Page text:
Skip to content

the “un” of schooling

2013 July 29
by Rachel Turiel
hs20
I got an e-mail recently from a blog reader, about a comment I made in this post:
Hey Rachel–
Gosh, I adore your blog. And I’m sure this nitpicking thing I’m about to mention is mostly about me and something some soul said to me nine weeks ago or some weird doubt I hold in my left elbow, but . . . this bit in your July 2 post niggled me enough that I found myself looking it up and re-reading it: “Col builds a marble chute while his journal (ie: writing practice) collects summer dust on a shelf and I can see how easy it would be to slide into unschooling.” This makes me worried — perhaps not so much about your perceptions of unschooling, but more about the perceptions of your readers. Unschooling isn’t something that (all) families just slide into, the default position of least resistance (and maximum laziness). For some families, it’s a choice, with research and thought and even planning. (And then, you know, maybe radical unschoolers would shout: “No planning! Definitely not planning!” But, well, you know.) And unschooling could even include journaling and writing practice. Feeling silly as I write this, as I know I’m mostly speaking to the choir. But good mamas all over the place unschool and they do it with thought and love and intention. And you know that, but I had to say it. Stopping here. A million blessings on your garden,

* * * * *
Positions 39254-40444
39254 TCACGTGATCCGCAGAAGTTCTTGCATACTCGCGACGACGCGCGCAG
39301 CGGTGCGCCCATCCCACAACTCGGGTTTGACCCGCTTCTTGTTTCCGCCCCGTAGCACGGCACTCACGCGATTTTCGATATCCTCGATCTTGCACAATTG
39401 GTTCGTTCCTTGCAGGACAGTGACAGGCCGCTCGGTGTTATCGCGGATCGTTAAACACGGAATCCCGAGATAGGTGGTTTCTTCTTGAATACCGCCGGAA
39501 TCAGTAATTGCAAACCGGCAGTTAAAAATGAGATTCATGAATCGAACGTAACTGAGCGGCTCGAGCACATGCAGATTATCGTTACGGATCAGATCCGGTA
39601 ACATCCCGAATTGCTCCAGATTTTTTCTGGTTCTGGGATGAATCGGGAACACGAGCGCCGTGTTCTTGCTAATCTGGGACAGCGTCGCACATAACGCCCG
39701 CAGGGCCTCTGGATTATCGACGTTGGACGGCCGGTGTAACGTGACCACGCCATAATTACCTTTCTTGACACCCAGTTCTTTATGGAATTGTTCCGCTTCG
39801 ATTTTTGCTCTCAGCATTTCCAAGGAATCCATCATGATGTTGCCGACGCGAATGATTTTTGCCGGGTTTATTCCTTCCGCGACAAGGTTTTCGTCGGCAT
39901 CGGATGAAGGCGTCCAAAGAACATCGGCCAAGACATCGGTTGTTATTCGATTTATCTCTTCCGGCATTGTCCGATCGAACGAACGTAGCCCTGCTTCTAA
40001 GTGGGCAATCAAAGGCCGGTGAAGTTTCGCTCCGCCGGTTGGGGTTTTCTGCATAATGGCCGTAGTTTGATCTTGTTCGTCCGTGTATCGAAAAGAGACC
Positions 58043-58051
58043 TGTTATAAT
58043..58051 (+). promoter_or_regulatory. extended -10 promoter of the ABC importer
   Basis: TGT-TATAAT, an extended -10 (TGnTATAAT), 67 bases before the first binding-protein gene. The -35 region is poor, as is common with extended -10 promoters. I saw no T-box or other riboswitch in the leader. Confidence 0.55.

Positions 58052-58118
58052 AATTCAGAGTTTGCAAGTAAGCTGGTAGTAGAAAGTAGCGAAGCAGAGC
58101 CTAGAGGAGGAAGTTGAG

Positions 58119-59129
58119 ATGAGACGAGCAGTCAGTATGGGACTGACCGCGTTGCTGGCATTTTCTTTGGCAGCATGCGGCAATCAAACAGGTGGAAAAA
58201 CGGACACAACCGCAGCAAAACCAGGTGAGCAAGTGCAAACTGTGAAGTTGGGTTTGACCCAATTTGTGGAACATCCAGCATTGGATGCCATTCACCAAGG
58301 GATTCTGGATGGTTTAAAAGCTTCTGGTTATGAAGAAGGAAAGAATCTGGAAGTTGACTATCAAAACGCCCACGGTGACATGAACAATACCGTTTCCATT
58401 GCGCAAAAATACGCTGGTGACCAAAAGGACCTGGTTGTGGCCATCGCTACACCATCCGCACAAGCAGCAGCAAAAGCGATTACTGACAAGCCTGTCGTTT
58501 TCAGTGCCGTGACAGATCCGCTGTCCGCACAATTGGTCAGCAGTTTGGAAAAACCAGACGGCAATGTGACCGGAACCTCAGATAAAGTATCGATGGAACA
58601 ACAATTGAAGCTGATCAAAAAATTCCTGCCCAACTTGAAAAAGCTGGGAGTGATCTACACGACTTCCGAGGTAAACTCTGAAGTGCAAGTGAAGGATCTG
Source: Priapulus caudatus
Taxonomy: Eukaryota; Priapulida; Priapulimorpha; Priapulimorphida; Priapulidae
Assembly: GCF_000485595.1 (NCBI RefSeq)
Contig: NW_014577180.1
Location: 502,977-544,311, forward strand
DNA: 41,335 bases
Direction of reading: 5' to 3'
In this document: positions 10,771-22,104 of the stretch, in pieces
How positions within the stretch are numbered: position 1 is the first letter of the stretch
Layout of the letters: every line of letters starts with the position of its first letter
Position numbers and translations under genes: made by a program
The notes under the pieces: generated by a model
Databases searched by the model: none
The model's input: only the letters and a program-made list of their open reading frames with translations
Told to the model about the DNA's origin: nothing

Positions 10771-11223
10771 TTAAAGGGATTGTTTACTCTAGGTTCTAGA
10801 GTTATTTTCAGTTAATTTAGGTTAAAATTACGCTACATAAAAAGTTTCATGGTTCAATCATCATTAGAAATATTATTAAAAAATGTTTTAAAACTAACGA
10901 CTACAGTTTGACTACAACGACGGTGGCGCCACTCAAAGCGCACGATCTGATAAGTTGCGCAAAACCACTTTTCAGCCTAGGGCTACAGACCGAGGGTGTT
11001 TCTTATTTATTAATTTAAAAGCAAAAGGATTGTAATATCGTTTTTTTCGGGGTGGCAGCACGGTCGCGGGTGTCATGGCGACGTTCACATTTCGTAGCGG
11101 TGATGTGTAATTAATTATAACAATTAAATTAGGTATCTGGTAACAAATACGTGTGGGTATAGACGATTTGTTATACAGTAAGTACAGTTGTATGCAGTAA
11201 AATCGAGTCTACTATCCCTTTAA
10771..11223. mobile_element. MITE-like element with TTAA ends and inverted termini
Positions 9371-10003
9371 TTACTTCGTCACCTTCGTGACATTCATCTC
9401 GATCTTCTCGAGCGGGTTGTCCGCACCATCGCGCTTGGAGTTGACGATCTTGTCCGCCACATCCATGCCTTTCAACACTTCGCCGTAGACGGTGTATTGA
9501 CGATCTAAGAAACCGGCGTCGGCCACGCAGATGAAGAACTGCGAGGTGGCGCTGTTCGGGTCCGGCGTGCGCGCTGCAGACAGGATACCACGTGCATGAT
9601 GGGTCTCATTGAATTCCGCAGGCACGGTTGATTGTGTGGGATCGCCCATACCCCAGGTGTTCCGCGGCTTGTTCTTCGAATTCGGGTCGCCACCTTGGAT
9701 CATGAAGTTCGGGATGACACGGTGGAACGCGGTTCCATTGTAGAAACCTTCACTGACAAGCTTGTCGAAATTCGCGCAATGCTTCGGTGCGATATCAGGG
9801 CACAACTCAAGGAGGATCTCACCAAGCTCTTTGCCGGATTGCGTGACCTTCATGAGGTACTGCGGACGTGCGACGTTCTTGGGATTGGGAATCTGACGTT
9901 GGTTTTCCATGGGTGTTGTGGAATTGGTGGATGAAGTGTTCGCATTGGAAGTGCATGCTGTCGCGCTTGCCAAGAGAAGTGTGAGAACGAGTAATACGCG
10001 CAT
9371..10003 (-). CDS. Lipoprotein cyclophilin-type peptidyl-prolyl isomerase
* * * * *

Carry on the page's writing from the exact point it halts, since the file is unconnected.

xo Nancy in NC
Firstly, I am always interested in your thoughts, so thank you, Nancy in NC for writing.
Secondly, my children’s education occupies vast sections of my brainspace, so lets talk about this.
hs3
Recently, Col got interested in what happens when you add 6 + 6, then take the sum of the two sixes, and add them together, as in  12 + 12 = 24. And then, because it seemed like great fun, he added the sums of that number, getting 24 + 24 = 48. (I’m sure there’s a technical math term for this.) Col was scratching his way through these math sums on a piece of paper, into the double digits, then the triple digits, like it was the funnest thing to add for the sake of adding, which some accountants or very rich people may agree with.